The Lay of Aotrou and Itroun by JRR Tolkien

(9.0/10) A wonderful addition to any Tolkien fan's collection

Edited by Verlyn Flieger

Fans of J.R.R. Tolkien rejoice (or despair) for your Christmas list just got one item longer. The latest edition in the series of Tolkien's published posthumous works, The Lay of Aotrou & Itroun, was published early-November, and it's just as beautiful as all that have come before.

Christopher Tolkien has long been known for his meticulous work cataloguing, annotating, analysing, and introducing his father's many unpublished works. At first the material was primarily related to The Lord of the Rings, or more accurately, Tolkien's 'Silmarillion' legendarium --- including the wonderful 12-volume The History of Middle Earth, which includes drafts, revisions, and countless extra material of The Lord of the Rings, The Silmarillion, and more. However, Christopher's father was prolific, and over the years J.R.R. Tolkien wrote on a great many different topics, with great skill.

Subsequently, over the past decade, we have been blessed with numerous books including The Children of Húrin, The Legend of Sigurd and Gudrún, The Fall of Arthur, and The Story of Kullervo. (We're also hotly anticipating the next one, Beren and Lúthien, due out next year.) Each book includes an introduction, various draft-versions of the original work, annotations or commentary, and sometimes an essay or three thrown in relating to the work, or the field in which the work resides.

In short, for any true Tolkien fan, these books are a must read. 

The latest, The Lay of Aotrou & Itroun, fits the same mould – though like Kullervo, it is edited not by Christopher Tolkien, but rather preeminent Tolkien-scholar Verlyn Flieger. This beautiful little hardcover is thinner than the others, as we are dealing with a poem, or more accurately a lay. The book therefore includes the lay itself, commentary and introduction, as well as two smaller-but-related poems, and the multiple drafts of the poem.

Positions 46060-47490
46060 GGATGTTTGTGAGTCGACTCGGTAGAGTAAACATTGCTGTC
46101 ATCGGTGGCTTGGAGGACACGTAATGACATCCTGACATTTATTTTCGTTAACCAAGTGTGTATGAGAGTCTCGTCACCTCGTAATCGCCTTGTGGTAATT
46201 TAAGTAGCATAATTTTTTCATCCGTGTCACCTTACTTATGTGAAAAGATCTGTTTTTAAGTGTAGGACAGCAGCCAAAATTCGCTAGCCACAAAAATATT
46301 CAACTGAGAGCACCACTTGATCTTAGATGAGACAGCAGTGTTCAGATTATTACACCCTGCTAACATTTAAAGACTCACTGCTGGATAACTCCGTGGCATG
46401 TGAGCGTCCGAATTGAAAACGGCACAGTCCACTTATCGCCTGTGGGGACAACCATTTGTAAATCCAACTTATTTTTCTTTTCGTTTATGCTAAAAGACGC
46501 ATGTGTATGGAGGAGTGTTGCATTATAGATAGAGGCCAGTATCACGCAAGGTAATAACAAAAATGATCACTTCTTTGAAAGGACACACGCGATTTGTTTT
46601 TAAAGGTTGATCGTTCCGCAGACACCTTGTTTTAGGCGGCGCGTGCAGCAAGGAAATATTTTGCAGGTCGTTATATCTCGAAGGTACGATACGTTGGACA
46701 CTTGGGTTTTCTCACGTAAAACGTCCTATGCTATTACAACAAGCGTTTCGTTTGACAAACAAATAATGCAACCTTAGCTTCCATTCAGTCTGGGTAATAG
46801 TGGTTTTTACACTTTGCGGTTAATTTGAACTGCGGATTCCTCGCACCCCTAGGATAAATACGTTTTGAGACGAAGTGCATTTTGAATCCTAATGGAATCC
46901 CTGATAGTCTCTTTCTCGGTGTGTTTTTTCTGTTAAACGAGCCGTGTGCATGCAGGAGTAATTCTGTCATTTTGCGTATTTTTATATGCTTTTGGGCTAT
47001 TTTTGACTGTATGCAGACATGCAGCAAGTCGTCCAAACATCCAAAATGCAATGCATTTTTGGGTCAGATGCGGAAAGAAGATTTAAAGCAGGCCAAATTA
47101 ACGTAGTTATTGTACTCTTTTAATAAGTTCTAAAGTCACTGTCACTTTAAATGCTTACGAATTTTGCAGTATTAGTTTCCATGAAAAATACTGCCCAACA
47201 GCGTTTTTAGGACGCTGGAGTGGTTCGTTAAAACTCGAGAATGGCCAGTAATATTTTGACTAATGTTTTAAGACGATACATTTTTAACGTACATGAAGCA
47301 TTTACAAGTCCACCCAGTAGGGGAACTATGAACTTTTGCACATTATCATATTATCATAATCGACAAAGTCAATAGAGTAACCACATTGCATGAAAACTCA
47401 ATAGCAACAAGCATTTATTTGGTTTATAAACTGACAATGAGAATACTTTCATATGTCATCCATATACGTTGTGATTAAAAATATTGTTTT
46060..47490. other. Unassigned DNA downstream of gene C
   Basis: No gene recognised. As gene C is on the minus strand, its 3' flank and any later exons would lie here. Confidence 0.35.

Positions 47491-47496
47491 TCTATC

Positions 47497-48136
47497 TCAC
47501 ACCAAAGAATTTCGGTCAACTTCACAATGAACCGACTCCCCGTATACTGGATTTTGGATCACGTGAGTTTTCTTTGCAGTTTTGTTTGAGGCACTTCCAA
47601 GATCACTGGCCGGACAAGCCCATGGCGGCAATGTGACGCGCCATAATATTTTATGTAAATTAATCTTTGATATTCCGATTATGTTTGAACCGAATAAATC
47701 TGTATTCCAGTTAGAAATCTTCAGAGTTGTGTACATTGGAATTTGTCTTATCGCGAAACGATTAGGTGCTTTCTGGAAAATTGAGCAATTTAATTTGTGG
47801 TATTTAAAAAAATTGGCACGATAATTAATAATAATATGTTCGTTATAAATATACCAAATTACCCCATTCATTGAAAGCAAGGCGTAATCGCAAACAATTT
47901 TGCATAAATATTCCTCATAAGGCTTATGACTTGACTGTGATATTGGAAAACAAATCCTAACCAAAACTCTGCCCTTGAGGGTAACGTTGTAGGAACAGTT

The poem itself is fascinating, and though there are clues to future characters Tolkien would write, it is quite unlike most anything we have read of his. It is a darker tale, dealing with a witch who ensorcels a Lord (Aotrou) longing for a child for himself and his Lady (Itroun). The witch, a Corrigan, is similarly the focal point of the two shorter poems included in this edition. 
The Lay of Aotrou & Itroun is a wonderful addition to any Tolkien fan's collection, and in a way other editions haven't, expands our knowledge of Tolkien's ability and interests. 

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